Antioxidant enzymes, such as catalase, superoxide dismutases, glutathione peroxidases, glutathione reductase and thioredoxins, have been shown to protect from oxidative damage. Hydroxyl radical interaction with DNA creates different types of oxidized nucleoside. 8-OHdG is one of the most commonly occurring of these DNA modifications. 8-Oxodeoxyguanosine lesions can be excised by 8-oxoguanine DNA glycolase, the enzyme encoded by OGG1[2628]. We, among others authors, have found that the homozygote genotype for the infrequent allele (G) in the polymorphism rs1052133 on this gene confers an increment of risk to developing breast cancer (OR = 1.82 (95% CI, 1.31–2.52) and p-value = 0.0004) [29].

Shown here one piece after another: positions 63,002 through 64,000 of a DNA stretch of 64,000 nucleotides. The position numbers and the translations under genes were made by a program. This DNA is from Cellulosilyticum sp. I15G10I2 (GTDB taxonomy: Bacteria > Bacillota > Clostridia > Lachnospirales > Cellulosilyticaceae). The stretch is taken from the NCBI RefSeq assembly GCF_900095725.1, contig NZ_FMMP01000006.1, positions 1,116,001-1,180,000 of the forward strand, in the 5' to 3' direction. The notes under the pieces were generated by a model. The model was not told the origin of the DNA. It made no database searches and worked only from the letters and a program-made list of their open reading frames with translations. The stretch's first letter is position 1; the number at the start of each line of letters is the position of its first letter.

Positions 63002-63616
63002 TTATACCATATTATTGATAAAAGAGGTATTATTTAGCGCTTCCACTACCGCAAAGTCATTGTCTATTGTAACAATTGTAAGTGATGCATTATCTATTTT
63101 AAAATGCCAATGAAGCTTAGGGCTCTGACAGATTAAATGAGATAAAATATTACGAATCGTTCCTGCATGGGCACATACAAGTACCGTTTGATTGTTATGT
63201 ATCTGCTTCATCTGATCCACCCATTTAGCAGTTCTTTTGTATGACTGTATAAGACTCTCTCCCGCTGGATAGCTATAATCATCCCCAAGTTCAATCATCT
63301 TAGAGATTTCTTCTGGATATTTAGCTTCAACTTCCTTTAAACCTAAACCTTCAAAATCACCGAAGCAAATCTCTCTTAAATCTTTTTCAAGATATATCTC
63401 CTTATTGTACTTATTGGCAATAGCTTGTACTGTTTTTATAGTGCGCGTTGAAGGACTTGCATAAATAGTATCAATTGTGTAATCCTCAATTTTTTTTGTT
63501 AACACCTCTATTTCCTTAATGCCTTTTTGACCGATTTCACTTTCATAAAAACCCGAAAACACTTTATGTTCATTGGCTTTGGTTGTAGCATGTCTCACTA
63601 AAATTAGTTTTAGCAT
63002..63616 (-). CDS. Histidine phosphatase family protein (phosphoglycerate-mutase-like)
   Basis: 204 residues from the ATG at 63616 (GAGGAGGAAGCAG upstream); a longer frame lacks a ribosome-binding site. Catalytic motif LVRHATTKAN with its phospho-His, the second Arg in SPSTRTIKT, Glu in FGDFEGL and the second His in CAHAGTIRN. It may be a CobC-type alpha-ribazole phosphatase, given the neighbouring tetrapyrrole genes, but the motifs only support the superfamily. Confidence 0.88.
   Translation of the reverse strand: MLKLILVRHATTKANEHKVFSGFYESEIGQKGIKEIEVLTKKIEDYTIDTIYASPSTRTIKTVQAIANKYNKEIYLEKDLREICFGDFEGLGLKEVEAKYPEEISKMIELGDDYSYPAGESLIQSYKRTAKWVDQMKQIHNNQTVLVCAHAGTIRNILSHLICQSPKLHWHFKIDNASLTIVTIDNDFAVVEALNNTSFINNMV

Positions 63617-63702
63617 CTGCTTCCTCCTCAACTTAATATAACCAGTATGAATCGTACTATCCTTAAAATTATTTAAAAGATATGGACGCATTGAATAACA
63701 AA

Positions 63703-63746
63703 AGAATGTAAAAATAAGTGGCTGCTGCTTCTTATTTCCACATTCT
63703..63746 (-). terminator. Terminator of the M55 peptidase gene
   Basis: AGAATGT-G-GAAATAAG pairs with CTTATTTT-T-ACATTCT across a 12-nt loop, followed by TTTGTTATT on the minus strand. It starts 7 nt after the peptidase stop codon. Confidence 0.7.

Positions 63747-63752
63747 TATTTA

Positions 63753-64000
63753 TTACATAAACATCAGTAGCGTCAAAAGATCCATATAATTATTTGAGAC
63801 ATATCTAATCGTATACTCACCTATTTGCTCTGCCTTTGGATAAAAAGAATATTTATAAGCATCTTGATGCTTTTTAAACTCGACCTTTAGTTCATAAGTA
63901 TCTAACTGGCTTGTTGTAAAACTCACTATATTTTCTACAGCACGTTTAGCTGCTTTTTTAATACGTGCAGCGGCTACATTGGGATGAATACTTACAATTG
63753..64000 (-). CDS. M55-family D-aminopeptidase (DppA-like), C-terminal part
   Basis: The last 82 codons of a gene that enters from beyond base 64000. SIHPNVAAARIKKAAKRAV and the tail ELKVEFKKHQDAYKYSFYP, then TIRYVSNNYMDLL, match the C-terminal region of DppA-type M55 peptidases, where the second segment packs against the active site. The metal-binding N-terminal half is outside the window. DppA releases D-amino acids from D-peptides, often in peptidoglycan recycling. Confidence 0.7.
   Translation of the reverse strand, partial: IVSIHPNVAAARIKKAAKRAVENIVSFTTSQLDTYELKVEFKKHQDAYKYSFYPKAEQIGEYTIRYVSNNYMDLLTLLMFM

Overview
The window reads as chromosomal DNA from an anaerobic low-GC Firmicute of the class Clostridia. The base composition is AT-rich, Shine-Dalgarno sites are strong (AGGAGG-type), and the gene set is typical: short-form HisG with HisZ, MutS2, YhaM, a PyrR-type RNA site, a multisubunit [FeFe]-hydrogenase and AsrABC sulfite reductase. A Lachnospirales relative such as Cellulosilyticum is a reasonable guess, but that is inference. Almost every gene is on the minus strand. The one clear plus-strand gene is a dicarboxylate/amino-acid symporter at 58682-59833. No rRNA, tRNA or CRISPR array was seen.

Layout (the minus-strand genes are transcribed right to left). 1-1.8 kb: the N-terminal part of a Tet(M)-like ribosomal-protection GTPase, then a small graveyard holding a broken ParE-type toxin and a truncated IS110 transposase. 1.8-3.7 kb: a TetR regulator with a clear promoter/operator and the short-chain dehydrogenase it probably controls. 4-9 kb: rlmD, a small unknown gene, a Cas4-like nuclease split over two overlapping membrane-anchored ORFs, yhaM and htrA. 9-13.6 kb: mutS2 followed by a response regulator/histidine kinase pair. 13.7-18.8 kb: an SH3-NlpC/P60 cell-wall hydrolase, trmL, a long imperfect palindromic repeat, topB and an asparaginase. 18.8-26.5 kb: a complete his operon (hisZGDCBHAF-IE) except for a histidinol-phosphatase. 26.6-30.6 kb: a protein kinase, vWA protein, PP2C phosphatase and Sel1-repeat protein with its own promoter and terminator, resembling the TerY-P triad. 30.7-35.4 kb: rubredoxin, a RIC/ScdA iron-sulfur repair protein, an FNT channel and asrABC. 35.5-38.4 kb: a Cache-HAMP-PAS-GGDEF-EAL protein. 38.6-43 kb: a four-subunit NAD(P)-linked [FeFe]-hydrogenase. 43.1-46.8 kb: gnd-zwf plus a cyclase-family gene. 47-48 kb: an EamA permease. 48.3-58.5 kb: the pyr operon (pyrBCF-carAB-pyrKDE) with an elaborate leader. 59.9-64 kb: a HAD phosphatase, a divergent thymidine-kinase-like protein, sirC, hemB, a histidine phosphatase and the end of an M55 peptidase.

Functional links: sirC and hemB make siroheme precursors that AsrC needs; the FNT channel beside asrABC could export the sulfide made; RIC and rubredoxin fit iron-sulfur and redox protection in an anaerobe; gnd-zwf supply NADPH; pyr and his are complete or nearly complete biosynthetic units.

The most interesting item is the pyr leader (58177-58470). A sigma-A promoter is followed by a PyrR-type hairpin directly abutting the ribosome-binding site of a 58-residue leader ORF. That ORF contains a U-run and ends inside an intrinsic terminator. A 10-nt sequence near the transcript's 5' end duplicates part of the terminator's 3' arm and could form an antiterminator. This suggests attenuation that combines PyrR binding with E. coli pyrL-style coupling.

Furthermore, genetic variants of genes that generate cellular ROS can influence the final oxidative stress balance. These enzymes include, among others, xanthine dehydrogenase (XDH), NO synthases, NADPH oxidases (NOXs) and mitochondrial oxidases. XDH belongs to the group of molybdenum-containing hydroxylases involved in the oxidative metabolism of purines [30]. The rs207454 polymorphisms on this gene present an association with breast cancer in our previous studies (OR = 2.12 (95% CI, 1.11–4.04) and p-value = 0.024). It predisposes to the illness, in a recessive model.